How is your senior’s vision? If her eyes aren’t as healthy as they could be, that can cause big problems for her in terms of her overall quality of life.

Safety Accessories Just Make Sense

Safety goggles exist for reasons, namely people who have injured themselves in the past. When your elderly family member is doing something out in the yard, goggles or other eye protection is a great idea. But other safety accessories, like sunglasses, can also be important. Try to match up the activity with a proper safety tool whenever you can so that your senior’s eyes are as protected as possible.

Screen Time Is More Damaging than People Think

Brightness levels on screens can help make it easier to read or to see what’s on the screen, but too many hours in a row of staring at a bright screen can be damaging to your senior’s eyes. Wearing glasses that have blue light filters can help quite a bit. Taking a break from screens can also be very helpful. Help your elderly family member to find other hobbies that she can enjoy that allow her to take a break from screens.

Eye Appointments Are Key

When your elderly family member goes to eye exams on a regular basis, her eye doctor is able to spot possible issues when they’re still small. That gives your elderly family member a chance to try treatments that might actually be helpful. Waiting too long might leave her without nearly as many options to do what she can to take care of her vision.

Start Being Mindful about Smoking

Cigarette smoke is harmful in a lot of different ways, but it can also be damaging to your senior’s vision. The smoke is an irritant, of course, but the chemicals in the smoke can also cause problems. Breathing in the chemicals involved in smoking has an internal effect on your senior’s body systems, too, like her vision. If your senior doubts all of this, talking to her doctor and her eye doctor about the effects of smoking may help.

Get More Specific Tips from Her Doctor

There may be other tips that your senior’s doctor can give to her that relate to her specific health needs. Talk to her doctor about what else she needs to be aware of and about what you can do for her as her caregiver. Reviewing her medications regularly is also a good idea, especially in terms of how they can cause her to experience trouble with her vision.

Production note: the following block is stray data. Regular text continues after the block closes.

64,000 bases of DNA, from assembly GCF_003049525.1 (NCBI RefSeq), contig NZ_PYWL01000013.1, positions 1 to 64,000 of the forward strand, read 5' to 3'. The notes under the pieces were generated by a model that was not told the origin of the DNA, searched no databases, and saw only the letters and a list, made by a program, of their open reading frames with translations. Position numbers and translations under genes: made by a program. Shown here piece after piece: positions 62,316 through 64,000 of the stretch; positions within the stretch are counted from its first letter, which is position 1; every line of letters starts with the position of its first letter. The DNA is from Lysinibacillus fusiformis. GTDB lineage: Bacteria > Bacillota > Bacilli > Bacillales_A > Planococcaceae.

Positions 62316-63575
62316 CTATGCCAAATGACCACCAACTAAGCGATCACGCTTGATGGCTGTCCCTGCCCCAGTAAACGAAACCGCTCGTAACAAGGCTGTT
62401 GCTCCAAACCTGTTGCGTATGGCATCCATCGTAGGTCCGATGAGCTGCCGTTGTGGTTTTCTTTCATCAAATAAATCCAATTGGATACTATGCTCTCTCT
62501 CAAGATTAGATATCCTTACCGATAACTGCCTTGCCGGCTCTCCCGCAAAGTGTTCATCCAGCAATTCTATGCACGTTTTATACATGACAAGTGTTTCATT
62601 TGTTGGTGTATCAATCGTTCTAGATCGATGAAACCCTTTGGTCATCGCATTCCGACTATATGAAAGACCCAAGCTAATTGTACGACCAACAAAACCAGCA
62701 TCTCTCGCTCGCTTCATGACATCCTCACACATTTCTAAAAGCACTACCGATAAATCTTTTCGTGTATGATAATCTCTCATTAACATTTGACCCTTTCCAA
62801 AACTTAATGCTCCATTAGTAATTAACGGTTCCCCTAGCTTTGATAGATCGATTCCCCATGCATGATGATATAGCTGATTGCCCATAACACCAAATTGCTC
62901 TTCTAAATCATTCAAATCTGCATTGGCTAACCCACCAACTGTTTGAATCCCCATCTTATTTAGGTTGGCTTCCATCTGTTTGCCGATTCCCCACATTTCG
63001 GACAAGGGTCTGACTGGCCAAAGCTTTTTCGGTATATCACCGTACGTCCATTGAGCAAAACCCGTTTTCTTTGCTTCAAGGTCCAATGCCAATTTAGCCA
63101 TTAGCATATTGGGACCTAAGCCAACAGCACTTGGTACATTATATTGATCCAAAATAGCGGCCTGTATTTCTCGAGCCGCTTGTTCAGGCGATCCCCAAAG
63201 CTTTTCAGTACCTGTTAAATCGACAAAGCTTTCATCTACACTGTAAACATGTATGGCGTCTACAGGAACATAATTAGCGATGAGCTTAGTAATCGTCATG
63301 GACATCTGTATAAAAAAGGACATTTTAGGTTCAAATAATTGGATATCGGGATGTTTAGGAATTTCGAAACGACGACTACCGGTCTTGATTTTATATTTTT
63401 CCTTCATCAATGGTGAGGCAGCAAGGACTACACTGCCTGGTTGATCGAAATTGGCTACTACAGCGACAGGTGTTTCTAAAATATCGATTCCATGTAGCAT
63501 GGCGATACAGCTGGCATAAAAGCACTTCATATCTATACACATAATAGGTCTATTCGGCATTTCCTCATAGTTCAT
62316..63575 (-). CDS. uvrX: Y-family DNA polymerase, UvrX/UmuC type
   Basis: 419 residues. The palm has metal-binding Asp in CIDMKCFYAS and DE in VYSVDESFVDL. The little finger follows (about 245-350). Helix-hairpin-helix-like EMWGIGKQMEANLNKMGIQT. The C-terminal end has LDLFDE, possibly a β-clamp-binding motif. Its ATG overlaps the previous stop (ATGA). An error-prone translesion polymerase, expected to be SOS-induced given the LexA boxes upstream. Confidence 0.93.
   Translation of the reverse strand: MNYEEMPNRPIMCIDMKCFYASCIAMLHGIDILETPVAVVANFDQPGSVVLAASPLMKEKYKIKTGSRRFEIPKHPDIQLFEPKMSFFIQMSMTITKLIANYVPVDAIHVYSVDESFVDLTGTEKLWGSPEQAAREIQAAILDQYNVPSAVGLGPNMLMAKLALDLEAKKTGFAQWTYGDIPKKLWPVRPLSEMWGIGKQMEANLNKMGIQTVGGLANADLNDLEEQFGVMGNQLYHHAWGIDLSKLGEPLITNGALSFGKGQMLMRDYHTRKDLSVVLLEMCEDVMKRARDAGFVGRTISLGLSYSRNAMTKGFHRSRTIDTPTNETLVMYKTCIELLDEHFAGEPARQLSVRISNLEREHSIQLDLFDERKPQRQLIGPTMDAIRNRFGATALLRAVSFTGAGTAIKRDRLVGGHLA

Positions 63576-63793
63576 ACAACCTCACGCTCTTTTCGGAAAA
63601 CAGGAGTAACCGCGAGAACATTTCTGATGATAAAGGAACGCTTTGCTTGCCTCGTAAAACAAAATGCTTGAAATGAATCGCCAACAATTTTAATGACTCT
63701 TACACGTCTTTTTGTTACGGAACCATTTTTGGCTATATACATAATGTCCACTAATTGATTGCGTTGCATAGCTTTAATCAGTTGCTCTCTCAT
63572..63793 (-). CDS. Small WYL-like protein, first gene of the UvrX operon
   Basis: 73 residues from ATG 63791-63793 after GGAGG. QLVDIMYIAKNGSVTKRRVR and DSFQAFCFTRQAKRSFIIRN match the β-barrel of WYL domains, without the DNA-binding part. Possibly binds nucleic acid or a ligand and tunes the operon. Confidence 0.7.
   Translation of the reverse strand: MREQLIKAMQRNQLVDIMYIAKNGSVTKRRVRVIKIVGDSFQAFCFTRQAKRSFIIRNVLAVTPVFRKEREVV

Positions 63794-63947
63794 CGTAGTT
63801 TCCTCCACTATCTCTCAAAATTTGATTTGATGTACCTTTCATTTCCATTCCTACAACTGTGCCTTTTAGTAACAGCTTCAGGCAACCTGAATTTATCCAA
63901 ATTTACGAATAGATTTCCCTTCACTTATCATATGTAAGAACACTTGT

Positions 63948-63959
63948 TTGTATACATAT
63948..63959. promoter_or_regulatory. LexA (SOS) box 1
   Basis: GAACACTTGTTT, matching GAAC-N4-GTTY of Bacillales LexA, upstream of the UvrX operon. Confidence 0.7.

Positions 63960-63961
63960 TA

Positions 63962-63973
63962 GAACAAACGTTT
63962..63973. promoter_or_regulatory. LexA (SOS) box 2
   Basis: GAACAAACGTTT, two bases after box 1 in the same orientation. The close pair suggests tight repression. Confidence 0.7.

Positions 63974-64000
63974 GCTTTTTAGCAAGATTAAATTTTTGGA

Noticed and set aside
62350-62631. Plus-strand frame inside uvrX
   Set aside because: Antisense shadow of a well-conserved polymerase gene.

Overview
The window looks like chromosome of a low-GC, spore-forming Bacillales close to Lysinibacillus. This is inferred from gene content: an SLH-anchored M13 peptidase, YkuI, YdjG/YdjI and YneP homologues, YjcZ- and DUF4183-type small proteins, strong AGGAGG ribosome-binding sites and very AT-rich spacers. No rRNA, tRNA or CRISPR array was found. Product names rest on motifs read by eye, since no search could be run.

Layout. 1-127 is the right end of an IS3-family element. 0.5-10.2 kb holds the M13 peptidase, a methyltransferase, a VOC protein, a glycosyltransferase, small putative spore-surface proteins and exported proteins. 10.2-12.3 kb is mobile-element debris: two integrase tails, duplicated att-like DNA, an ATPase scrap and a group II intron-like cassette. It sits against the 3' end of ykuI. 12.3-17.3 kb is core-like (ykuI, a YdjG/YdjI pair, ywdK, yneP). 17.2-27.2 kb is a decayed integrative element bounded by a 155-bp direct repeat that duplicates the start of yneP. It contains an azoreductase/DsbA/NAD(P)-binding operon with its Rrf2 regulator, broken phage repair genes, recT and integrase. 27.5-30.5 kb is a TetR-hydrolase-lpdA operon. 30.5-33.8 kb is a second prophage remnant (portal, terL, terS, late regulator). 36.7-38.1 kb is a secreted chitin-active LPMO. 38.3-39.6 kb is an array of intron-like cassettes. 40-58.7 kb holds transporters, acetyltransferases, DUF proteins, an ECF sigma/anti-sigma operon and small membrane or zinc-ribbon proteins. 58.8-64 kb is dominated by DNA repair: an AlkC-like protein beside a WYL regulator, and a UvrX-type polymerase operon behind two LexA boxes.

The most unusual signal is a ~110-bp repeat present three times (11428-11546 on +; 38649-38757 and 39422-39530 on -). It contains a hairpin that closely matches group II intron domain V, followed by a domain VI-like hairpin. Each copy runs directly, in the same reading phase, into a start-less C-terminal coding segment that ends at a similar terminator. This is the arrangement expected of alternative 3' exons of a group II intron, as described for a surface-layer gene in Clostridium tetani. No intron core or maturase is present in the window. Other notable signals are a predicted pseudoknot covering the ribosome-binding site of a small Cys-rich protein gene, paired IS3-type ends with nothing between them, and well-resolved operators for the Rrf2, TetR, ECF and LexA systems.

Finding the right plan for protecting your senior’s vision is crucial for her well-being and for ensuring she’s able to do all that she wants to do.

If you or an aging loved one is considering caregivers in St. Louis Park, MN, and the surrounding areas, please contact the friendly staff at CareBuilders at Home Minnesota. Call today 612-260-2273.

One of the more stressful tasks family caregivers face is a trip to the doctor. When a parent has Alzheimer’s disease, a simple trip often becomes a challenge.

Among the challenges you face are getting your parent out of the home on time. Getting your parent out of the car and into the medical office is the next challenge. After that, you must get your parent to cooperate with the doctor, allow the doctor to perform tests. You also have to relay messages as a doctor may not use simple enough terms for your mom or dad to understand.

It’s going to make you feel stressed. That’s okay. These tips can help you avoid some of the stress and better manage the stress you do experience.

Get Ready to Stretch the Truth

If your parent is one to delay your departure. Start lying about it being time to go about half an hour early. It gets you out of the door on time.

If your parent is pushing it and you’re going to be late, lie about where you’re going. Instead of saying you have to go to the doctor’s office, ask your mom or dad if they want to go out to eat. Pick a restaurant or food you know they love.

Prepare Yourself for the Challenges During the Appointment

If you go into a doctor’s visit prepared, it can help ease the stress. Before the appointment, ask to have the doctor or his/her nurse call you. Go over the tests or vaccinations that are due. If you’re aware of them in advance, you’ll be able to prepare your mom or dad.

For example, if you know your mom is due her tetanus booster, you’ll be able to prepare her as best you can. Have her wear a t-shirt with a cardigan she can quickly take off. Don’t worry about telling her in advance. She won’t likely remember what you’ve said. Do have a distraction in hand for when it’s happening.

Alert the Medical Staff

Your mom or dad’s doctor knows that Alzheimer’s is present, but that doesn’t mean the nurses and registration desk know it. Be prepared to tell them over and over. If your parent gets testy when you say it out loud, keep business cards that you can pass out.

On that business card, have it printed that you are your parent’s carer and that he/she has dementia. It can also include simple instructions about keeping sentences short, needing to speak clearly, and being ready to repeat things often.

How often do you take a break? Make sure you get time away to care for yourself. Professional caregivers are one of the easiest ways to ensure you have time alone. Call a home care agency and ask about the cost of having part-time caregivers for respite care.

If you or an aging loved one is considering caregivers in St. Louis Park, MN, and the surrounding areas, please contact the friendly staff at CareBuilders at Home Minnesota. Call today 612-260-2273.